b) Subject to the requirement that such measures are not applied in a manner which would constitute a means of arbitrary or unjustifiable discrimination between countries where the similar conditions prevail, or a disguised restriction on intra-regional trade, nothing in this Agreement shall be construed to prevent any Contracting State from taking action and adopting measures which it considers necessary for the protection of:

(i) public morals;

(ii) human, animal or plant life and health; and

(iii) articles of artistic, historic and archaeological value.”

Article 15 ‘Balance of Payments Measures’ clause 1 reads:

“Notwithstanding the provisions of this Agreement, any Contracting State facing serious balance of payments difficulties may suspend provisionally the concessions extended under this Agreement.”

Article 16, its 7 clauses provide for ‘Safeguard Measures.’

In the final analysis, all these articles and clauses (and others) allow for doing anything on the part of contracting states as regards implementation of the agreement. Of course, there are limits to implementation such as what is not provided for in the agreement cannot be implemented; but, on the other hand, whatever has been provided for in an agreement implementation of that can always be delayed, obstructed or manipulated.

That doesn’t free trade, enslaves it though! For instance, the contracting states can go for measures to protect their local interests from foreign competition in the form of tariffs, quotas and subsidies; whereas these measures are considered inimical to the promotion of free trade.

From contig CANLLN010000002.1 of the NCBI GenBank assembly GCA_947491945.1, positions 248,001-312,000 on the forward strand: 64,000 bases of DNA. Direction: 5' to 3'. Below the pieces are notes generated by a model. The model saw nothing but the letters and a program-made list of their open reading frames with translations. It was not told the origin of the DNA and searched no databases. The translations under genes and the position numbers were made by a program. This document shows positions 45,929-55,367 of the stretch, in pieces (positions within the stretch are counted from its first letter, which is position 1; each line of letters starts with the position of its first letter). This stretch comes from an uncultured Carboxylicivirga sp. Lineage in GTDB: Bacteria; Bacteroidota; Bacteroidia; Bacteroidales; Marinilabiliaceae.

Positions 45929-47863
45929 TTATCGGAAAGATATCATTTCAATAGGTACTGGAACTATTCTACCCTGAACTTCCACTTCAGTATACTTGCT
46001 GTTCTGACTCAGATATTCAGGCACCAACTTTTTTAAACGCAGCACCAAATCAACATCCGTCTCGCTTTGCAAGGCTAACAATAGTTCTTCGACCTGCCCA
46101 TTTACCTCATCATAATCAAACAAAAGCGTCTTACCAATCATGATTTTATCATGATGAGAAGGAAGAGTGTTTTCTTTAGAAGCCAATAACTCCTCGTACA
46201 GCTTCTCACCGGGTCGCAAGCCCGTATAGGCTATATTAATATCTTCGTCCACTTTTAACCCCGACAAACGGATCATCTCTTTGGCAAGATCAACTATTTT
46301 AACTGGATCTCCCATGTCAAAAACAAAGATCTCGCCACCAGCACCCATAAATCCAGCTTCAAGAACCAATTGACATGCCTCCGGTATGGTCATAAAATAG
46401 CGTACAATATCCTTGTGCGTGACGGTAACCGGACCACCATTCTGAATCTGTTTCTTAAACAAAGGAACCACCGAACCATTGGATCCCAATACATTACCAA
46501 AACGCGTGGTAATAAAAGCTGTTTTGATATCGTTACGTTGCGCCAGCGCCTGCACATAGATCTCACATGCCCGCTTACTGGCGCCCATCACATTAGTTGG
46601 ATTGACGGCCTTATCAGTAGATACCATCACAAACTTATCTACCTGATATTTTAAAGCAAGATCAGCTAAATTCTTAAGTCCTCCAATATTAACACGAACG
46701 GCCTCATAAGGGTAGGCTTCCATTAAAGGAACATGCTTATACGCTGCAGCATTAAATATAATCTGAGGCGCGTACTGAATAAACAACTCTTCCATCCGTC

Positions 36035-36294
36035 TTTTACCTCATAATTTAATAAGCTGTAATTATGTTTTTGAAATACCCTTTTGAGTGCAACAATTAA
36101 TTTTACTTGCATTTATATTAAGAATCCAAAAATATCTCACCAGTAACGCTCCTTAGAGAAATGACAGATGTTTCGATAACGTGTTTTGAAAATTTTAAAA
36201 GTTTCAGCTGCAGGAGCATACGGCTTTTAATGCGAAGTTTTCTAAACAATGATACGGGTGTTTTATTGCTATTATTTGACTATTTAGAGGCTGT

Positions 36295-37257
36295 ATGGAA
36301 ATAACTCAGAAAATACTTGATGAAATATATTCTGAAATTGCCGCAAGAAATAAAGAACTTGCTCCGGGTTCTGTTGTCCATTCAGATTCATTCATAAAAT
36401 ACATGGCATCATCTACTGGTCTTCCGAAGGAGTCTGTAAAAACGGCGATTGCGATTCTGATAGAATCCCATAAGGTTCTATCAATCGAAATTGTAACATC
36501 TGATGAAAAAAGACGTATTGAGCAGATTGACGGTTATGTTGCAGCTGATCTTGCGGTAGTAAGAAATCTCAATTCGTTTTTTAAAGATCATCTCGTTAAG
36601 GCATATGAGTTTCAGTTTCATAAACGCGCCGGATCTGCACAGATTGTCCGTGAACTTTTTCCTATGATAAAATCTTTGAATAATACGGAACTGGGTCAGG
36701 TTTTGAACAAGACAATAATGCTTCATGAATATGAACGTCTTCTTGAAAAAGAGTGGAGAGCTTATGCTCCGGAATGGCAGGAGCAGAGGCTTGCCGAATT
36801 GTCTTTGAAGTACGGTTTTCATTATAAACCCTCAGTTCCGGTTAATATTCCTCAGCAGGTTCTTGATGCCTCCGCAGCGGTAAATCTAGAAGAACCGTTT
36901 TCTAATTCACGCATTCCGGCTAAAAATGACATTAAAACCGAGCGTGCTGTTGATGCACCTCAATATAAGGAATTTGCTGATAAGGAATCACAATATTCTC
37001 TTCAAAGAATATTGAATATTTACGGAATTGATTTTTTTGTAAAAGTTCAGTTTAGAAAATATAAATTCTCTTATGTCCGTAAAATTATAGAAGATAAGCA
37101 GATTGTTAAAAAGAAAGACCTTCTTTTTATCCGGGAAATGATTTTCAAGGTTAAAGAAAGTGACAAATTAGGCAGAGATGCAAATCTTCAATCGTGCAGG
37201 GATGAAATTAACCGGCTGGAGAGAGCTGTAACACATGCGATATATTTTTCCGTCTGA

Thus, under such agreements it remains in the hands of a state to determine how much freedom it is willing to extend. Or say, it remains with the state that what to import or export and from whom and to whom and how and under what conditions! It’s not free trade!

There are other things in this agreement that strengthen the contracting states’ tendency towards protectionism such as gradual reduction (or reduction under specified conditions) of tariff rates, Sensitive Lists. So, these so-called free trade agreements allow but for a restricted freedom to trade. They cannot achieve what free trade in fact offers.

As to the tag of ‘Regional’ attached to the free trade agreements, it is just like restricting one that you are free to move within a specified area. Thus, regional free trade agreements allow trading with contracting countries only and under definite restrictions.

In simple terms our argument runs thus: would we like anybody S (State) ordering or restricting us to do selling or purchasing with persons X, Y, and Z under conditions already decided upon by S. But on the other hand, under the circumstances this allows us at least freedom to transact with X, Y, and Z, under some specified conditions if not with A, B, and C and on our own conditions.

What is important here is the spirit with which government of a country implements the agreement! Thus, if conceived and implemented in good faith, Regional Free Trade Agreements may be the first step in the right direction. They allow something of freedom to trade than having no freedom at all.

* Presented at the Economic and Political Freedom Nexus Dialogue, Session I: Opportunities and Challenges of Regional Free Trade Areas, organized by Friedrich Naumann Stiftung and Federation of Pakistan Chambers of Commerce and Industries on March 30, 2006 in Islamabad.

[The writer is founder/head of the Alternate Solutions Institute, first free market think tank of Pakistan.]